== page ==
The French government has published a report recommending that university canteens hold wine tasting sessions.
The report, detailed in the May issue of Decanter magazine, was commissioned by the French minister for higher education, and gives a range of proposals on students’ consumption including ‘initiation to a moderate consumption of wine’.
Television presenter Jean-Pierre Coffe, who co-wrote the study, believes universities should give students an education in wine as well as in academia.
‘Why is there sex education and not viticultural education? You can learn wine too’, he said.
Jean-Robert Pitte, former director of Paris’s Sorbonne University, believes allowing students to taste wine in moderate quantities will ‘show them that it is a pleasure, good for their health and part of their national heritage’.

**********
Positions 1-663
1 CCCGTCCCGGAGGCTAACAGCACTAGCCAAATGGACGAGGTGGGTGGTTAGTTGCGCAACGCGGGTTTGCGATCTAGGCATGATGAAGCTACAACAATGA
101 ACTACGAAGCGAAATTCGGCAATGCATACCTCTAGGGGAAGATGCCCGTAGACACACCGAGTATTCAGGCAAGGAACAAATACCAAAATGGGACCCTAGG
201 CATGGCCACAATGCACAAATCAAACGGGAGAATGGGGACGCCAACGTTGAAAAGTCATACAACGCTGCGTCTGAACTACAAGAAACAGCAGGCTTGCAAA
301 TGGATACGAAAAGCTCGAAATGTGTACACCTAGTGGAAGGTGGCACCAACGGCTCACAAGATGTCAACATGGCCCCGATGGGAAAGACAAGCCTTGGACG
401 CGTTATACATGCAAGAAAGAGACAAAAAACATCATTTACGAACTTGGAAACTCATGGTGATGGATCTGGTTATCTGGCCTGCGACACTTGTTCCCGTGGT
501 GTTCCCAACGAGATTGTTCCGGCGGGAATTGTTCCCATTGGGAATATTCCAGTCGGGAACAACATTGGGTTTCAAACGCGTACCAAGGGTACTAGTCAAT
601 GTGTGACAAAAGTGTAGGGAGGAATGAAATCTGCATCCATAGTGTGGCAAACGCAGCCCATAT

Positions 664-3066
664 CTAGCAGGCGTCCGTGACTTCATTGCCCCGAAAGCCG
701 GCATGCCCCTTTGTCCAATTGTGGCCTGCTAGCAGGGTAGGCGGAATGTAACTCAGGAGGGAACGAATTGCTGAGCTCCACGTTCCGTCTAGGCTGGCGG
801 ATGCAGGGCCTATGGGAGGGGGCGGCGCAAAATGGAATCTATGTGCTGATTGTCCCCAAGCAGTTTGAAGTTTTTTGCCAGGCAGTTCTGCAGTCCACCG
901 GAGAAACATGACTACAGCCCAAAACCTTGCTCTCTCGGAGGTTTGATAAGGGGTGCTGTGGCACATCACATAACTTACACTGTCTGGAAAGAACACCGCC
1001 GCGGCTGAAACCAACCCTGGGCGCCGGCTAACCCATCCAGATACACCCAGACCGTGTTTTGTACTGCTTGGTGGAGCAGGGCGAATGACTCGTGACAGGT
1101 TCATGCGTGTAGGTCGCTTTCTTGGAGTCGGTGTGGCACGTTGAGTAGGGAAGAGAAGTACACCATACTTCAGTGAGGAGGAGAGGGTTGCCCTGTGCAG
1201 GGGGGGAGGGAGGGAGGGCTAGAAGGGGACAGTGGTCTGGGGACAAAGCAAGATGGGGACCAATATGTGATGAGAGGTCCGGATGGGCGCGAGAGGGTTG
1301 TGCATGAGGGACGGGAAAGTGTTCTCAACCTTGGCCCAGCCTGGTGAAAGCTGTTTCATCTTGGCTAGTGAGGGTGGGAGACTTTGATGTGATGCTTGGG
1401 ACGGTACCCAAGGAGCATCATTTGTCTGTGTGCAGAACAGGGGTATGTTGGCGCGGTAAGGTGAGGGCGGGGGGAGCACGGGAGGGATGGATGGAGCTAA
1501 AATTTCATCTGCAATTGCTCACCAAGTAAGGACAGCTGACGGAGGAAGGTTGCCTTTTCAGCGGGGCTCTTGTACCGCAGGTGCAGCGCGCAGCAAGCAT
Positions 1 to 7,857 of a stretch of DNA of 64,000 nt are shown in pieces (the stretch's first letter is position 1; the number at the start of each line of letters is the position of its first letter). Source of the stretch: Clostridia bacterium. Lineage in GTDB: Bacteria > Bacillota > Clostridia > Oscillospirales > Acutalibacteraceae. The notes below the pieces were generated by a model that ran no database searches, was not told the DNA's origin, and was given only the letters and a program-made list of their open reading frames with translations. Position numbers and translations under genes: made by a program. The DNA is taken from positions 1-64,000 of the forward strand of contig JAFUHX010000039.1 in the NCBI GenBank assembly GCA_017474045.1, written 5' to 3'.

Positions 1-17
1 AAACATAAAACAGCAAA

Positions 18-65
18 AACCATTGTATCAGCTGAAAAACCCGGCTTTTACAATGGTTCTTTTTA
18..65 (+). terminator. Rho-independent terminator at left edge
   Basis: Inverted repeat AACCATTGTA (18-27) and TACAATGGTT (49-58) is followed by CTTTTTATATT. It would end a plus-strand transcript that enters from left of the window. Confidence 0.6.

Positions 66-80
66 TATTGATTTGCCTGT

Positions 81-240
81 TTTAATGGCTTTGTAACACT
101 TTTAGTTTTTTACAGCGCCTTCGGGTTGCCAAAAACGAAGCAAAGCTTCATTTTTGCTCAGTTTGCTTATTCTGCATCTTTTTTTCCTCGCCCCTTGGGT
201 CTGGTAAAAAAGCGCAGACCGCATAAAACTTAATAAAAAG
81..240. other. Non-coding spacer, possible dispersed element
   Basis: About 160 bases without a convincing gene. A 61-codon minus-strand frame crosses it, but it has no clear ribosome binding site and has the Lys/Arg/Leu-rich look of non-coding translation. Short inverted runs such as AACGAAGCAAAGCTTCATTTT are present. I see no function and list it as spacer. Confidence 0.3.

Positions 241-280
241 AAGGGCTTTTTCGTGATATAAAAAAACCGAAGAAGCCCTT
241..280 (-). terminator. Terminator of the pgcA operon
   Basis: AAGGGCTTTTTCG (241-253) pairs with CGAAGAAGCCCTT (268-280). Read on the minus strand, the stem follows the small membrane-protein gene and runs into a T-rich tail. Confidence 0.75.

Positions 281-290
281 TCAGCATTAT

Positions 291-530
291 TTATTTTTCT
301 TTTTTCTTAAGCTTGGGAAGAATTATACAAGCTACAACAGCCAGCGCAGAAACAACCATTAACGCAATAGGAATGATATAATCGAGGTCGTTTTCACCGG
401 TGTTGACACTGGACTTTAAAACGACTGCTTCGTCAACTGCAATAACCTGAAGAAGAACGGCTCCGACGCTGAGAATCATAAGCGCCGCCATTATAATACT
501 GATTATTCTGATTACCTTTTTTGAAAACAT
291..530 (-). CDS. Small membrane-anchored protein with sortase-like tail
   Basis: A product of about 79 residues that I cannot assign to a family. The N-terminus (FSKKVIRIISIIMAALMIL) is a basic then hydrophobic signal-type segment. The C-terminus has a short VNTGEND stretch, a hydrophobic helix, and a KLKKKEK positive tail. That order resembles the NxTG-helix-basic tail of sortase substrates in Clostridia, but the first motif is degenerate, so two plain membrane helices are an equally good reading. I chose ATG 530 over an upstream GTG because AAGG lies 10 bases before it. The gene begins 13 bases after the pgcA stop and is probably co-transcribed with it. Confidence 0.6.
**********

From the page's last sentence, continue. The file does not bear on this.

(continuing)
But the plans have not pleased everyone. Dr Alain Rigauld, president of the French anti-alcohol lobby group ANPAA (Association Nationale de Prévention en Alcoologie et Addictologie) branded the report ‘shocking’ and nothing more than wine industry marketing.
‘It’s naïve to think we are going to reduce binge drinking this way’, Rigauld said.
The move comes amid concerns in the wine trade that France’s vocal anti-alcohol campaigns fighting drink driving and highlighting the health risks of wine are harming the industry.
In February 2009 a report by the French Cancer Institute found that 100ml of wine a day could increase the risk of cancer, and in May a bill was passed making it illegal to offer free alcoholic drinks for promotional reasons.
Last November, Paris city hall launched an awareness campaign aimed at the capital’s 15-25-year-olds, warning of the dangers of ‘le binge drinking’.
For more on the vilification of wine in France, read the ‘France, where wine is damned’ feature in our May issue, on sale April 7.
Bordeaux 2009: All the coverage
Written by Lucy Shaw